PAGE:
Thursday, December 11, 2008

Reporting is expensive

John Gapper writes:

As Mr Keller [of the New York Times] says, reporting is expensive. It requires someone to get on the phone, gather information, balance conflicting views of what has just occurred, and present the result. Papers have done this basic work for cities and states for so long that we take it for granted.

As a side comment, IPBiz notes that scientific and legal "reporting" is done primarily by "authors" who are not paid in their status as authors. Scientists and legal writers gather information and present results to journals without being paid a dime. The journals may generate revenue, but they don't return it to authors.

Separately, Gapper notes "not-for-profits" in the news area: MinnPost is among a new breed of non-profit sites, including Voice of San Diego and ProPublica, which are trying to fill the gap left by the decline of city papers. MinnPost employs six editors and pays freelances to write. IPBiz notes that the journal Nature receives submissions from scientists AND (separately) pays freelancers such as Eugenie Reich, whose reporting on "bubble fusion" may not have balanced conflicting views. Similarly, while the reporting of Terri Somers in San Diego on stem cells and Proposition 71/CIRM covers matters that simply are not reported by other papers, Somers does not report on conflicting views, much less balance them.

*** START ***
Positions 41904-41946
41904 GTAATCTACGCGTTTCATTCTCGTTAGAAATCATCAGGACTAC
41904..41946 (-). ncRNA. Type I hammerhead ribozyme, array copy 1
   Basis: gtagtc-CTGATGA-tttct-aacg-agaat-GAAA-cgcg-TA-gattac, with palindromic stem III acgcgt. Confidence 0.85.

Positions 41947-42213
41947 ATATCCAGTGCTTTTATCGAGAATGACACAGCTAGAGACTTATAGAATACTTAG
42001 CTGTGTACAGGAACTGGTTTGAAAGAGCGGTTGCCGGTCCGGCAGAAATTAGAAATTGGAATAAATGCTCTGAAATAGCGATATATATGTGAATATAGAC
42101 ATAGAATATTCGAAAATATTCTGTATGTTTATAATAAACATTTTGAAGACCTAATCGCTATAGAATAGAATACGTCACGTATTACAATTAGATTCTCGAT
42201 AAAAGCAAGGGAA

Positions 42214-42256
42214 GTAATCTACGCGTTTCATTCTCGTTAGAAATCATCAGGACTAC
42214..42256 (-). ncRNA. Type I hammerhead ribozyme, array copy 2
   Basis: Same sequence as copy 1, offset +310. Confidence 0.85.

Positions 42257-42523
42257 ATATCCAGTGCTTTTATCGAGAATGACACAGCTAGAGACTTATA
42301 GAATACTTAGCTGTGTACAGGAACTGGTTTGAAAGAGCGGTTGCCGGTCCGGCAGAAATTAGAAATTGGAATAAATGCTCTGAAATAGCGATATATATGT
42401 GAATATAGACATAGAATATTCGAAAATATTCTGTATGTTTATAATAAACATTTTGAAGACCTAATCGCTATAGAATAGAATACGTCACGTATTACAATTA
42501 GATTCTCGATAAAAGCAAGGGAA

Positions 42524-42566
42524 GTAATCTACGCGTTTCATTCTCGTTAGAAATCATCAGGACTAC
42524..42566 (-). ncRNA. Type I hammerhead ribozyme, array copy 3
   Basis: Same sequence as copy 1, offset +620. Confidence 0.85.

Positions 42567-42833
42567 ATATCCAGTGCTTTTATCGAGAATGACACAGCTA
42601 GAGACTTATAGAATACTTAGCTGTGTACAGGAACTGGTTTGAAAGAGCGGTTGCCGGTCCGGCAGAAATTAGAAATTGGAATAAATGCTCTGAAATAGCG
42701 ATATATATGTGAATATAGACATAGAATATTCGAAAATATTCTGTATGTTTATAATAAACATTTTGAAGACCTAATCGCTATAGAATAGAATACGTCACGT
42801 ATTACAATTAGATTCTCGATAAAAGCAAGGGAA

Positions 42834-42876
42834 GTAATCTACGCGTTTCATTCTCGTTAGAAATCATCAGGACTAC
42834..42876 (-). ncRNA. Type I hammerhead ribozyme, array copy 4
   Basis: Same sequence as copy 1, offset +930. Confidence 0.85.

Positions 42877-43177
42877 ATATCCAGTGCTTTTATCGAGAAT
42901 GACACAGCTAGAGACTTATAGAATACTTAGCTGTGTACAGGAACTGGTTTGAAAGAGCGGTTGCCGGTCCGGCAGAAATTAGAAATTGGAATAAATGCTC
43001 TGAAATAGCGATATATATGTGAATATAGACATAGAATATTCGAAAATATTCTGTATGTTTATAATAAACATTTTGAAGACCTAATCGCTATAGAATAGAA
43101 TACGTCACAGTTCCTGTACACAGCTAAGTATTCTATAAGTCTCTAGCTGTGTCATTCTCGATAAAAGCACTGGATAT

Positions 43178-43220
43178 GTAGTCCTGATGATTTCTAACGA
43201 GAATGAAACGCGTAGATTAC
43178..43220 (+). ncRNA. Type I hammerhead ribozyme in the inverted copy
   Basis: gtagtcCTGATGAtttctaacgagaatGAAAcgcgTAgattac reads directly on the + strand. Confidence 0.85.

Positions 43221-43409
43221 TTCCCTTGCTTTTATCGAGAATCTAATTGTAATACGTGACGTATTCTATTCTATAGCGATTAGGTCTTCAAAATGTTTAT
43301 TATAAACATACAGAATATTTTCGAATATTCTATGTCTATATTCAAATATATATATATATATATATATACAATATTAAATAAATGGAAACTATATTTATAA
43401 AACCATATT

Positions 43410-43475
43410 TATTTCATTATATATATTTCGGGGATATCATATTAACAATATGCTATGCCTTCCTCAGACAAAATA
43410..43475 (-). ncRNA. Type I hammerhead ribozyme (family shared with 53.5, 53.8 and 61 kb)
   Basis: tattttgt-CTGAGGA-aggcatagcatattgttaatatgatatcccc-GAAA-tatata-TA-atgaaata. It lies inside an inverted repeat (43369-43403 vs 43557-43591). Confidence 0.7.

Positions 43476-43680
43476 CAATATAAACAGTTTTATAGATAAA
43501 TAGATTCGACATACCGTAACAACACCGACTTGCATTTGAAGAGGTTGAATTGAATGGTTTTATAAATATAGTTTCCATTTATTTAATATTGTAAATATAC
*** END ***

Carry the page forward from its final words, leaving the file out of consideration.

Also, note that journals as Science and Nature are effectively competing to publish "hot" research articles. This reality became clear in the research fraud matters of Jan Hendrik Schon and Hwang Woo Suk. Separately, for example, the recent cyanobacteria story had been submitted to Nature BEFORE it was submitted (and published) at Science.

***On cyanobacteria

GreenShift Receives Grant for Algae Bioreactor Technology


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